ORRHS club does business training pandemic style
MATTAPOISETT — The world has changed rapidly since lockdowns began in March, and business has changed along with it. But the Old Rochester Regional High School DECA club is up for the challenge.
The club teaches students how to be adaptive and proficient in business operations, focusing on skills like interview readiness and role-playing business situations.
Amid the pandemic, that means teaching students how to transfer their business and communication skills to Zoom.
For instance, handshakes aren’t possible over video calls, so club members have had to find other ways to communicate and greet effectively over Zoom.
“It’s a silly thing, but I do miss it,” Club President Edward Gonet said.
Instead, the club has been working on keeping themselves and their hand gestures in-frame, since body language is harder to convey online. Some members have also started focusing on small talk as a stand-in for handshakes as another way to make a good first impression.
Those handshakes, and other in-person gestures, are vital in many business situations, where first impressions can make or break candidate. Or in DECA’s case, make or break competition scores.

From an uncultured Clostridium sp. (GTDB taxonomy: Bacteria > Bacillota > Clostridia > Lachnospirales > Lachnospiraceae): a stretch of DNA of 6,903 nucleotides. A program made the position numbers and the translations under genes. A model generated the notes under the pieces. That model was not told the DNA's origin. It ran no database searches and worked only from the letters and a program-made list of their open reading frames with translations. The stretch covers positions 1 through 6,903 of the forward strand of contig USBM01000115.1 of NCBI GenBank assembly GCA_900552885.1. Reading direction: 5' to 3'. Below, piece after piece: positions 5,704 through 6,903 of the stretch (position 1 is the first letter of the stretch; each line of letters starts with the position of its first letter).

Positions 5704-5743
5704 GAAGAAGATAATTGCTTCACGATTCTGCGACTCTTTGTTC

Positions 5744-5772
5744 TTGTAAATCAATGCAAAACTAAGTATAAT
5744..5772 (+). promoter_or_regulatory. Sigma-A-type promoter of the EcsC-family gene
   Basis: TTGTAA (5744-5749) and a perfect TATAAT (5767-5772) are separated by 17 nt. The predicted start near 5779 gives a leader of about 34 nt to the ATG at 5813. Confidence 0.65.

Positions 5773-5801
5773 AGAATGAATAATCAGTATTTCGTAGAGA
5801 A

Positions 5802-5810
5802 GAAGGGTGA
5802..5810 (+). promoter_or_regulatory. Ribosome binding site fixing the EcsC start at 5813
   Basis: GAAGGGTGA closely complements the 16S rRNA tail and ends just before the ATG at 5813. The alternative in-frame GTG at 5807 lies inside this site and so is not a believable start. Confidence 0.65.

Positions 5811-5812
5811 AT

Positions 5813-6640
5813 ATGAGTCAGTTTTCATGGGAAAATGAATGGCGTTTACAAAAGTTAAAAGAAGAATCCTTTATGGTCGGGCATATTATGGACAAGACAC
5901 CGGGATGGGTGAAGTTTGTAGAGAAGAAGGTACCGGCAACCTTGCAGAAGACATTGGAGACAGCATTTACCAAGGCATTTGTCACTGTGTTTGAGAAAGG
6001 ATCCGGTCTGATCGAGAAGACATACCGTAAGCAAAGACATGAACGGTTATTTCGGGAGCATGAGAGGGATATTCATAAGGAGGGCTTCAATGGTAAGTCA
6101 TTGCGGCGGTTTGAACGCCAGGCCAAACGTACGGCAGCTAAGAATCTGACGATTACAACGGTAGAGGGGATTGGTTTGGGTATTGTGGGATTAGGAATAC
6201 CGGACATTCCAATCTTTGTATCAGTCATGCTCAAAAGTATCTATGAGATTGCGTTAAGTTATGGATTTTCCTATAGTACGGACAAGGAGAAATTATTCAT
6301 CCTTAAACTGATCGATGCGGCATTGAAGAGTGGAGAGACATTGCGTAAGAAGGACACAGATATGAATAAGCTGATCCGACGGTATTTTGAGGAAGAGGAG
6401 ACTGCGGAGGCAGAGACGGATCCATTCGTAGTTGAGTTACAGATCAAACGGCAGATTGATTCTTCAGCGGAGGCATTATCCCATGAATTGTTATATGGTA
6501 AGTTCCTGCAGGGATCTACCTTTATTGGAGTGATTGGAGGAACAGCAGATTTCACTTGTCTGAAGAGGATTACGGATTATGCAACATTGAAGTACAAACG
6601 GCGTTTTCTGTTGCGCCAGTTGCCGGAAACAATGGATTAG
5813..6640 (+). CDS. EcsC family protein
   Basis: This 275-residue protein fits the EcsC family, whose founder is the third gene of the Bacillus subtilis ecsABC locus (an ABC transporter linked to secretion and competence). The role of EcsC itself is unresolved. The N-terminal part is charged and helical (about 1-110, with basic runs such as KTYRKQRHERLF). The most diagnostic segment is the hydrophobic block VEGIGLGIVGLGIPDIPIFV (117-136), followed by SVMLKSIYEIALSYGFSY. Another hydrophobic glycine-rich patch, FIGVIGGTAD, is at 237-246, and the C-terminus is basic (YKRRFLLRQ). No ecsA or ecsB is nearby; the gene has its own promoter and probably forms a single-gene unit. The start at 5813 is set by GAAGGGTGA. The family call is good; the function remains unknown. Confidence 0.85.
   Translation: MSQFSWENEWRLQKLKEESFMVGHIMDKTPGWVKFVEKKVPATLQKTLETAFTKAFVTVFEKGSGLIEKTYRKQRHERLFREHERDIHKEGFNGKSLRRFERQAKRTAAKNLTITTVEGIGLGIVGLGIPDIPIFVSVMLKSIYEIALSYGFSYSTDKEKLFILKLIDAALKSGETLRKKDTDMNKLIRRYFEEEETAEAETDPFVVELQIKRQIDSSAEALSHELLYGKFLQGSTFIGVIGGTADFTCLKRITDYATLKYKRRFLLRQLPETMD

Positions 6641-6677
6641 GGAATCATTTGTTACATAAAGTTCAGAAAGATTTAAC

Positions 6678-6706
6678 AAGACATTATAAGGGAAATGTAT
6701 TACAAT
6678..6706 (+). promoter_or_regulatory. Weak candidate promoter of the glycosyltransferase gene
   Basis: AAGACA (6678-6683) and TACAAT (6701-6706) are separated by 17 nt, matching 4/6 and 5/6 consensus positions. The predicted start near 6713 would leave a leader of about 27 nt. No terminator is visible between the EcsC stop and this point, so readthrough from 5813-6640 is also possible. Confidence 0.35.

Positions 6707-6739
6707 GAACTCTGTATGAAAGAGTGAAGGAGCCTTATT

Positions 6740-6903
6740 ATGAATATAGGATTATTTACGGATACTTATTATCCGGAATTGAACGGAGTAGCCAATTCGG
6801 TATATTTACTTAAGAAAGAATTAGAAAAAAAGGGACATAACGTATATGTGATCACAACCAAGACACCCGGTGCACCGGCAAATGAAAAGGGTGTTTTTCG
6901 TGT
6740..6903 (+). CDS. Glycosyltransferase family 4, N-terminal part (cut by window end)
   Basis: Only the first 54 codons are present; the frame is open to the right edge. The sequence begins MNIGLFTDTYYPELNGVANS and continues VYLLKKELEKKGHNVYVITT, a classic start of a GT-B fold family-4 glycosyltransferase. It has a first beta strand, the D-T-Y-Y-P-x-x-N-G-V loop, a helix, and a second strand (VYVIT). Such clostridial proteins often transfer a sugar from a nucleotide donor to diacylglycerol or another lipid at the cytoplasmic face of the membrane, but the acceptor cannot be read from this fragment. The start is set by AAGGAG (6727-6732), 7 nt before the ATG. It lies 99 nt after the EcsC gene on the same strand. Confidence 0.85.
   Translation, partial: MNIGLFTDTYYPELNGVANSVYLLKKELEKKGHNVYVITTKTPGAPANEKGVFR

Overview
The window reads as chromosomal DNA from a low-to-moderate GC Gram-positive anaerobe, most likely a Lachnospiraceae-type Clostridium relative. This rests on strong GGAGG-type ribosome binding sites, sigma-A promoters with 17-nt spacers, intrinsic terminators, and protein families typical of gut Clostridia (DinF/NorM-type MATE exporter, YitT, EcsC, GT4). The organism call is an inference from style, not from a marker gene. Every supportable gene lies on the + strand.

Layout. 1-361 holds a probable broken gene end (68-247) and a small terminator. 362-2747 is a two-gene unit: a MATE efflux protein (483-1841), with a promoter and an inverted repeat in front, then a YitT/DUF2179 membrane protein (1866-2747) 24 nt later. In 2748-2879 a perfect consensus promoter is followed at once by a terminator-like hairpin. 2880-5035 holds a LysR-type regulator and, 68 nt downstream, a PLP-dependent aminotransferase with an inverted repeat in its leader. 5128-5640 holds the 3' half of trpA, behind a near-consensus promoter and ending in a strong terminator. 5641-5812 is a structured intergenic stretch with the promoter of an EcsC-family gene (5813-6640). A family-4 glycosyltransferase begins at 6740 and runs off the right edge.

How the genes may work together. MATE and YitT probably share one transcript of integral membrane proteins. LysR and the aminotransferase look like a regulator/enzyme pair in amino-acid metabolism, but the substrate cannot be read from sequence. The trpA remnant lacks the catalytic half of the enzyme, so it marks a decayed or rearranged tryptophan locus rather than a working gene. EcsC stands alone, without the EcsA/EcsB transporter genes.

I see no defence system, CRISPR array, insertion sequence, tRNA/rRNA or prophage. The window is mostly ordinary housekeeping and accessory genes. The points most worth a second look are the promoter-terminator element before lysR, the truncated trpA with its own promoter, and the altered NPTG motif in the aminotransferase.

But competition has been stymied by the pandemic, too. DECA was planning a trip to a competition in Boston, where members are judged on their business and communication aptitude. This year, competition is still up in the air.
So the club is focusing on giving students a practical, real-world experience instead.
“It’s really about the experience and getting to learn these things,” Gonet said. “It’s great to have the competition, but it’s really about the experience.”
And members of the club really appreciate learning how to succeed in business.
“Figuring out how to answer questions as they’re being asked is exciting,” club member Theo Jacobson said.
And for club members like Mack Wilson who don’t plan on going into business in college, the club gives an opportunity to pick up communications skills that are valuable in any industry.
“I can explore any passions that I have in business,” she said.
The club seems to be catching on, too. Gonet said the club has expanded to include a Junior High branch of DECA. And while some clubs at other schools have been struggling to retain participation from members, the OR DECA club is vibrant, with dozens of students attending the Zoom meetings.
“We’re still giving kids as much of that DECA experience as we can,” club member Teddy Carroll said.
It doesn’t hurt that Gonet secured a $2,000 grant for the club this year through the Tri-Town Education Foundation, either.
“We’ve been more prepared” because of the grant, Gonet said.
The club has been able to purchase materials like flashcards and practice exams with the grant money. And the money will be used to lower the cost of competition attendance, should the events happen this year.
Whether the OR DECA club competes this year or not, they’re doing their best to give students the ability to succeed in the professional world.
“What we’re really about at DECA is giving students a real-life experience,” said Gonet.